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Typically, the lesion of molluscum begins as a small, painless papule that may become raised up to a pearly, flesh-colored nodule. The papule often has a dimple in the center. These papules may occur in lines, where the person has scratched. Scratching or other irritation causes the virus to spread in a line or in groups, called crops.
The papules are about 2 - 5 millimeters wide. There is usually no inflammation and subsequently no redness unless you have been digging or scratching at the lesions.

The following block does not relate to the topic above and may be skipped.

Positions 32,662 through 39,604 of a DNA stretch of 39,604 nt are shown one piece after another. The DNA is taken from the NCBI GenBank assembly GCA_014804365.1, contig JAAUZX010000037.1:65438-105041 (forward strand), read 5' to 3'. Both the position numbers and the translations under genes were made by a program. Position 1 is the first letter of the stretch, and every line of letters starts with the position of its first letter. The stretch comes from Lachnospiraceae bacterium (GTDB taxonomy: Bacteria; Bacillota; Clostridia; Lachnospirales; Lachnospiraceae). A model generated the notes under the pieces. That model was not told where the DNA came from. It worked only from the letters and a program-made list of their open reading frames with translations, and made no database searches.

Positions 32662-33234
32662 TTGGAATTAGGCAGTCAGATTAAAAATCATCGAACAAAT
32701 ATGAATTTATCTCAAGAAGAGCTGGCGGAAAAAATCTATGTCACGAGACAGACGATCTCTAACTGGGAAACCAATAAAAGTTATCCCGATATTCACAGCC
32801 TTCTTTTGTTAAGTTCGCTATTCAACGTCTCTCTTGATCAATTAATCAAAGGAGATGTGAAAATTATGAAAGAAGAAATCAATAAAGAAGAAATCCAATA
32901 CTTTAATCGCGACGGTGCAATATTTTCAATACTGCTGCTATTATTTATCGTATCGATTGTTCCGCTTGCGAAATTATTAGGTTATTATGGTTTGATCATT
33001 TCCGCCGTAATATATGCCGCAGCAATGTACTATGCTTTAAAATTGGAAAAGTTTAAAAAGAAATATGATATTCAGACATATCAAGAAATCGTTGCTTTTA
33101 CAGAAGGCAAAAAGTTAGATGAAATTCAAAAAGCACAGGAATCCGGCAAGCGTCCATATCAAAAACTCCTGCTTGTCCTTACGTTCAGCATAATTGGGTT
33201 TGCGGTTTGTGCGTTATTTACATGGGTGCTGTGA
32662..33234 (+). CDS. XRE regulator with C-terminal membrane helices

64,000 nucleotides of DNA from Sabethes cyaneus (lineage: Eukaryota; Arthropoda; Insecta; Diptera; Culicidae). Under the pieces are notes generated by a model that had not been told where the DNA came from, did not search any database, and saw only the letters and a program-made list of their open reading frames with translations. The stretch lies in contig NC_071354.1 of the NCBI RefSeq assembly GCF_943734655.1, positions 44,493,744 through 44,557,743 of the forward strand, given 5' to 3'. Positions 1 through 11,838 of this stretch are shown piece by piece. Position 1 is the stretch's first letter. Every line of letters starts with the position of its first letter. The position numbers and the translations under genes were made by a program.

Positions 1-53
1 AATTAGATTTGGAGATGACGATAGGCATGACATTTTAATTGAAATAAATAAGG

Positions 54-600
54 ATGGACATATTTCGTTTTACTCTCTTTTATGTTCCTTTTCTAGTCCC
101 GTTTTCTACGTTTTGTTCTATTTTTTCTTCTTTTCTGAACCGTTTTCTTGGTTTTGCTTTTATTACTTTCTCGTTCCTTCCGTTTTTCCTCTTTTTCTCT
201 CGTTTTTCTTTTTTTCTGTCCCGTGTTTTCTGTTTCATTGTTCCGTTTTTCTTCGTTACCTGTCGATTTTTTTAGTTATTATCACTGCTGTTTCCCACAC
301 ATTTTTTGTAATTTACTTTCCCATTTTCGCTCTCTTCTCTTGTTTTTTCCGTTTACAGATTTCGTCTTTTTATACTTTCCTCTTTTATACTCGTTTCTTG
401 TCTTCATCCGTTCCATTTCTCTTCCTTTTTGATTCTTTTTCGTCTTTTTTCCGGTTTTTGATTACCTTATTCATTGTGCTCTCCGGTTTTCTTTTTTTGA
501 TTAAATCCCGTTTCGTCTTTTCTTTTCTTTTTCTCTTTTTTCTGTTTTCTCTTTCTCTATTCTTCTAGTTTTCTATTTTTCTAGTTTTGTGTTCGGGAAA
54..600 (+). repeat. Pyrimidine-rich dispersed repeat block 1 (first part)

The skin lesion commonly has a central core or plug of white, cheesy or waxy material.
In adults, the lesions are commonly seen on the genitals, abdomen, and inner thigh.
Diagnosis is based on the appearance of the lesion and can be confirmed by a skin biopsy. The health care provider should examine the lesion to rule out other disorders and to determine other underlying disorders.
Cohen J, Powderly WG. Infectious Diseases. 2nd ed. New York, NY: Elsevier; 2004:2053-2056.
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